How much blood does India need?

The following article appeared in the economic times on 10th Feb, 2008

Last week, I was at a city (New Delhi) hospital to visit a relative who had been admitted in the intensive care unit (ICU) in the terminal stage of liver  psorosis. His body had swollen up with accumulated fluids and the chances of survival were thin. His haemoglobin count was falling rapidly and as part of treatment in such cases, doctors recommended infusion of blood plasma, which contains all coagulation factors and proteins present in the original unit of blood.

It wasn’t too difficult to organise blood plasma units. But as is the practice, the blood bank, in return, asked for donors to replenish its stock. And then I discovered how difficult it is to organise donors, if there aren’t enough family members to contribute. In fact, stemming mostly from ignorance, such misconceptions prevail that it’s difficult to convince even educated people about the virtues of blood donation. Which explains why for the country as a whole, the annual collection of blood is only 5.5-6 million units against the requirement of about 8.5 million units. What’s more, it’s said that if only 3% of India’s eligible population donates their blood, there will be no shortage of blood and its components in blood banks. This would mean that a significant number of deaths could be avoided if people donate blood regularly and voluntarily, so that safe blood is always available. The shortage of safe blood particularly impacts children suffering from thalassemia, road traffic accidents and trauma victims, women with complicated pregnancy, cancer patients and those undergoing major surgeries. Then why this misconception and reluctance to donate blood, you may ask. Doctors say that a common misconception is that fresh whole blood is required for transfusion. But the fact is that with the availability of blood components such as packed red blood cells, fresh frozen plasma and platelets concentrates, the concept of fresh whole blood has vanished. In fact, there is no difference between one-day old and 30-day old blood, provided it has been preserved properly. For the uninitiated, blood is treated like a raw material at blood banks and once the sample is collected, it is separated into red blood cells (which can be stored up to 42 days), platelets (can be stored up to 5-6 days) and plasma (which can be stored up to one year). The key issue here is how well the products have been stored. Technical issues apart, the most important thing which people should understand, say doctors, is that blood donation is a very safe and healthy practice. Donating blood involves preliminary health check-up, screening for infection markers and blood group and knowledge about the health history of an individual.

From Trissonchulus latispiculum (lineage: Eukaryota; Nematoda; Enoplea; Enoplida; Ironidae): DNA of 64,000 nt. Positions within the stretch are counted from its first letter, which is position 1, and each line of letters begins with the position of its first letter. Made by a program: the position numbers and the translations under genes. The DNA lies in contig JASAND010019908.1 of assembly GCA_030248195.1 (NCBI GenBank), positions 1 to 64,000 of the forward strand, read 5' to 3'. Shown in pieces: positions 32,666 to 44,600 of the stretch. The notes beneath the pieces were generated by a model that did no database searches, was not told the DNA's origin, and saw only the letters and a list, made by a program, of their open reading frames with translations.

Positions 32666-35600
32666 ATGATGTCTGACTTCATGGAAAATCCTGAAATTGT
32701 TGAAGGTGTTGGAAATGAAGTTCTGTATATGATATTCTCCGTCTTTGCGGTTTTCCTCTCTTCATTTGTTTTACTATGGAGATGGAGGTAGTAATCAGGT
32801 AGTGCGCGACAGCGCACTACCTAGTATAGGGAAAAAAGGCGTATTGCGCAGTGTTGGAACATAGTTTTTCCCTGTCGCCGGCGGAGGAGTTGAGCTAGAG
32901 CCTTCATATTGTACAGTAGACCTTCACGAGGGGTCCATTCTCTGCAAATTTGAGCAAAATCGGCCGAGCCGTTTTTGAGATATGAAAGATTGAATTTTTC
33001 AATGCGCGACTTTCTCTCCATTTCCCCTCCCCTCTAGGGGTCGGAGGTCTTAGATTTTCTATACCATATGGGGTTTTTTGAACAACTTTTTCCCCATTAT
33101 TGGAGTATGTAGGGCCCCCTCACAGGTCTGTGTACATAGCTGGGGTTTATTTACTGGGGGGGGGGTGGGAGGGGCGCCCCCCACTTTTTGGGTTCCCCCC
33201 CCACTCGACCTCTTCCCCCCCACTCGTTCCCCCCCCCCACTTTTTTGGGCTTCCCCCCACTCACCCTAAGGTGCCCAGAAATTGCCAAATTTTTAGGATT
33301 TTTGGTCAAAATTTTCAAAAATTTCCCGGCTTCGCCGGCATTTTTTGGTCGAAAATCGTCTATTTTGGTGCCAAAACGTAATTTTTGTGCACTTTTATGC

Interestingly, blood donation reduces the chances of a heart attack because it thins out the blood. Actually, 70-80 ml of red blood cells get destroyed on their own every 120 days, and the bone marrow manufactures new ones. So, donating blood in no way interferes with your body system.Of course, safe and sufficient blood supply is the key for an effective healthcare system. But blood should be used after careful consideration as there are risks associated despite all types of testing, warn doctors. Says Dr R N Makroo, director, department of transfusion medicine, Indraprastha Apollo Hospital, New Delhi: “Blood is a priceless gift. But still it carries a price tag because of the services attached to it. Nowdays, blood collection banks have introduced integral filters to bring down the possibility of transfusion recations such as fever and viruses. Also, with better testing and narrowing down the window period for screening different diseases such as hepatitis and HIV, the blood safety has improved significantly. Still, it’s not possible to detect all infections and care should be taken.” That’s the only precaution to be kept in mind.

Note by Sankalp: People are joining in for the revolution. Companies are coming forward for drives. But a lot more is needed. Bangalore needs plenty of voluntary blood donors in the coming months. 800 units a day and counting, Bangalore will struggle to achieve this. You can help. Plan now organise a blood donation drive. Let's give life a better chance.

 

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Submitted by aurora on Tue, 12/16/2008 - 16:01

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Article in the Statesman, dated 12 December 2008.

Blood of negative groups and some positive groups have dried up in the blood bank in the Raiganj District Hospital. Reportedly, in absence of blood, a lot of surgeries are either being put off or the kin of thepatient is being instructed to get a blood donor with them. The people coming from the rural areas are at a loss since since they have to run from pillar to post looking for a donor. A staff of the blood bank of Raiganj District Hospital, Mr Brojen Chakraborty, said: "There is no negative group of blood in our blood bank for the last one week. Some positive groups like A and AB dried up two days ago." The superintendent of Raiganj District Hospital, Dr Arabinda Tanti, said: "There is a crisis since there sufficient numbers of blood donation camps were not held in the in last two months. To get blood, our officials of blood bank met different social welfare organisations who assured us to hold some blood donation camps in Raiganj shortly."